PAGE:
Boeing [BA] and Norwegian defense company Nammo announced a successful test of their Ramjet 155 projectile weapon, which the two companies developed for the Army’s program to find new long-range artillery solutions.
During the June 28 test at the Andøya test center in Norway, Boeing and Nammo said the Ramjet 155 weapon was fired from a cannon, with the ramjet successfully igniting and achieving flight stability “with a well-controlled engine combustion process”.
“We have great confidence in the ramjet concept,” Nammo CEO Morten Brandtzæg said in a statement. “The test – with every aspect of the gun firing, to the projectile body, fins and trajectory working flawlessly – represents a true breakthrough in artillery technology and a major success for Boeing, Nammo and the U.S. military.”
The Army selected the team from Boeing and Nammo’s Phantom Works prototyping division to work on the development and maturation of their Ramjet 155 solution in July 2019 under the award-winning XM1155 program. follow-up last May for a second phase focused on other technologies. development.
“The Ramjet 155 uses an engine in which air drawn in for combustion is compressed solely by the forward motion of the projectile at supersonic speeds,” Boeing wrote in a statement. “Considered as a hybrid between guided artillery and missiles, the program aims for a common round design that can be used in the L39 and L58 guns.”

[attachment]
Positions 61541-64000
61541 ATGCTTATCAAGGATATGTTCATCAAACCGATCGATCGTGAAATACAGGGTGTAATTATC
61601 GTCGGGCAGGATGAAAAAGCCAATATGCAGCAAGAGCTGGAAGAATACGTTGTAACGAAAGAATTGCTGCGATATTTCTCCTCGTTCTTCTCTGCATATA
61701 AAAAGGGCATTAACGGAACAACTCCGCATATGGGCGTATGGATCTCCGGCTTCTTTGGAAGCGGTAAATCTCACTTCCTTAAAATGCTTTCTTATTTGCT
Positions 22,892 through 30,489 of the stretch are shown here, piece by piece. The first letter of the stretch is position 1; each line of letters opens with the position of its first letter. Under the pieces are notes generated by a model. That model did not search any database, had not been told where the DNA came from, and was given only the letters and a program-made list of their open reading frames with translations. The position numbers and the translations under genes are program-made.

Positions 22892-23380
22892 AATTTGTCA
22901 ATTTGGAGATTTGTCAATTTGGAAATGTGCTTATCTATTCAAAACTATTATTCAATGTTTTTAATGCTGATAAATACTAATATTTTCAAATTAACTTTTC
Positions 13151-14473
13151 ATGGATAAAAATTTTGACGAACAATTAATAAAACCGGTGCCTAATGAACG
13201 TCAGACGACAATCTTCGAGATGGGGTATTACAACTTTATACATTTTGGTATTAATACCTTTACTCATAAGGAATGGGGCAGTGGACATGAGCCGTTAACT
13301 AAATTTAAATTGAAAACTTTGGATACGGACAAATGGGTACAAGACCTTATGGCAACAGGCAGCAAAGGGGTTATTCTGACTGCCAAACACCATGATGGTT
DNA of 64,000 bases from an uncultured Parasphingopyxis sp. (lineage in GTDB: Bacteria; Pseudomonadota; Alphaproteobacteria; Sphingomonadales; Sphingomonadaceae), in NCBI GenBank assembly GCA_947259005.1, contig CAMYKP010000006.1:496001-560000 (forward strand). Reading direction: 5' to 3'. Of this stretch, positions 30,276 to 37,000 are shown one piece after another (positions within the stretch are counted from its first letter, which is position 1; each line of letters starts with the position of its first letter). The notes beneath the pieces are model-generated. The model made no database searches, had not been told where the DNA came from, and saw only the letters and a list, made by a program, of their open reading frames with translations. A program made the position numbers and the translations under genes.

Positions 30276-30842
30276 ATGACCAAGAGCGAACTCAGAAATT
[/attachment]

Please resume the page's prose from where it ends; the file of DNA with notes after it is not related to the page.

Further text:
The XM1155 program aims to develop new ramjet ammunition for the army’s future ERCA (Extended Range Cannon Artillery) system.
The ERCA is the Army’s effort to deploy a new 30-foot 58-caliber gun tube on BAE systems‘ M109A7 self-propelled howitzer chassis in 2025, designed to hit targets up to 70 kilometers away at a rate of six to 10 rounds per minute.
Boeing and Nammo said the recent long-range flight test with the Ramjet 155 followed years of research and development to include more than 450 static or short-range tests.
“We believe the Boeing Ramjet 155, with continued technology maturation and testing, can help the U.S. military meet its long-range sniper modernization priorities,” said Steve Nordlund, vice president and director. general of Boeing Phantom Works, in a statement.
The two companies said work is continuing to develop and mature the Ramjet 155, with additional testing and demonstrations planned for the coming months.